Animal rescues face challenges with food, shelter and health care

·2 min read

Sep. 25—While most of the communities in Madison County rely on private or government partnerships when it comes to rescuing animals, the challenges are many including housing, feeding and the spay-neuter requirements of Indiana law before they can be re-homed.

The rights of owners who have had animals confiscated conflict with the immediate needs of rescues as they care for confiscated animals. Those accused of abuse and neglect have a right to due process, which includes reserving the right to reclaim the animals.

The problem is the court process can take months, potentially leaving rescues to foot the bill.

Indiana law does provide a mechanism that preserves the rights of the owner while ensuring the care of the animal remains that person's responsibility. Those who choose not to forfeit the rights to the animals as their court cases progress have the option of putting up a bond for each animal.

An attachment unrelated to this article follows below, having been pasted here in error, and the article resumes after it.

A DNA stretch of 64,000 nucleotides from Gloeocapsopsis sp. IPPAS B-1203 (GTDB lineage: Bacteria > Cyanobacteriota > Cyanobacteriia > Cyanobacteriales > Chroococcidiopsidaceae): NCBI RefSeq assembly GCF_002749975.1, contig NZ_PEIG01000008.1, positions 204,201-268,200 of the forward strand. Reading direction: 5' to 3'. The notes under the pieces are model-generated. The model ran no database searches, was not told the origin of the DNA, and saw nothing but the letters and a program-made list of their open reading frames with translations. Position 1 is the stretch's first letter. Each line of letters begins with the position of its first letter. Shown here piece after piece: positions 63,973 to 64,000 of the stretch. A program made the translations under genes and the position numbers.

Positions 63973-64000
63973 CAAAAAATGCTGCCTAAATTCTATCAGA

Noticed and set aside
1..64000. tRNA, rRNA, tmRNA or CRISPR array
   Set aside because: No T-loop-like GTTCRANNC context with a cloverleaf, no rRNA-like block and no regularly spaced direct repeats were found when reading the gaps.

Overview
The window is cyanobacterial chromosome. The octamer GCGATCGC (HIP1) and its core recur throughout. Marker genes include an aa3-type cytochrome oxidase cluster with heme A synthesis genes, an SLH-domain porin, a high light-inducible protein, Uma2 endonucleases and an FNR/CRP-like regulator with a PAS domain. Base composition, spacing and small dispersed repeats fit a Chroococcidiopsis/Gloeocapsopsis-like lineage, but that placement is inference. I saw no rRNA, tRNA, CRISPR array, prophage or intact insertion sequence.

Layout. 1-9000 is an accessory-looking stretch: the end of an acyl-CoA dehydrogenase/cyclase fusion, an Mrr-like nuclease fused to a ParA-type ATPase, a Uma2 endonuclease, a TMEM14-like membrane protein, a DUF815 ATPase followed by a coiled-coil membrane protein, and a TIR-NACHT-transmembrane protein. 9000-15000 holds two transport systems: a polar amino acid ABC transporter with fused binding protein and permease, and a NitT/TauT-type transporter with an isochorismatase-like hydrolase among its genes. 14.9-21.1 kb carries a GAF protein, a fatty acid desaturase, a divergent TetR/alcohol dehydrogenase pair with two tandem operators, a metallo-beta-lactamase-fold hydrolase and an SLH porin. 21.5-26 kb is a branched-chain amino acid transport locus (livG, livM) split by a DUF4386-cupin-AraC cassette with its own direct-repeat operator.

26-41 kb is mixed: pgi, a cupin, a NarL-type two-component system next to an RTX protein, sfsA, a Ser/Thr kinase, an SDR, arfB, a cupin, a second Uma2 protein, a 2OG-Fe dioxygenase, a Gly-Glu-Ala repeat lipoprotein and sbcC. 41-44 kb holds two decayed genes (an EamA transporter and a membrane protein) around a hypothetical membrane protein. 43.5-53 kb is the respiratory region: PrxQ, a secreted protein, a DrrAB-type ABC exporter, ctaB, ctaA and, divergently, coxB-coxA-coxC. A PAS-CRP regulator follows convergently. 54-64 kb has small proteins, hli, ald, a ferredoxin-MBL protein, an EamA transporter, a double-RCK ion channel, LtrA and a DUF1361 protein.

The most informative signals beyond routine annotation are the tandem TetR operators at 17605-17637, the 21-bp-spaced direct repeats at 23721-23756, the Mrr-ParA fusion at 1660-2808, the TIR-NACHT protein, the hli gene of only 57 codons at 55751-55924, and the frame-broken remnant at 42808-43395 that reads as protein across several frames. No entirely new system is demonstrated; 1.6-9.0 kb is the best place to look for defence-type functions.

Typically, the owner would need to agree to pay $300 per month per animal.

But Maleah Stringer, executive director of Anderson's Animal Protection League, said the problem is that even if an owner doesn't pay the bond, there is no guarantee the animals will be released for adoption. That's fine for a couple of animals but a huge strain when dealing with hoarders who have dozens.

"The rescuers are in limbo. It puts rescues in a bad position," Stringer said. "It makes rescues not want to step up. The next time they are going to remember this, and they won't want to step up again."

Heike Ramsey, adoption/foster coordinator for Homer's Helpers, said an additional wrinkle is Indiana law changed in July and now requires animals to be spayed and neutered before they can be re-homed, an additional expense for rescues.

"At the end of the day, we all have to work together," Ramseys said. "It's about the animals."

Follow Rebecca R. Bibbs on Twitter at @RebeccaB_THB, or call 765-640-4883.

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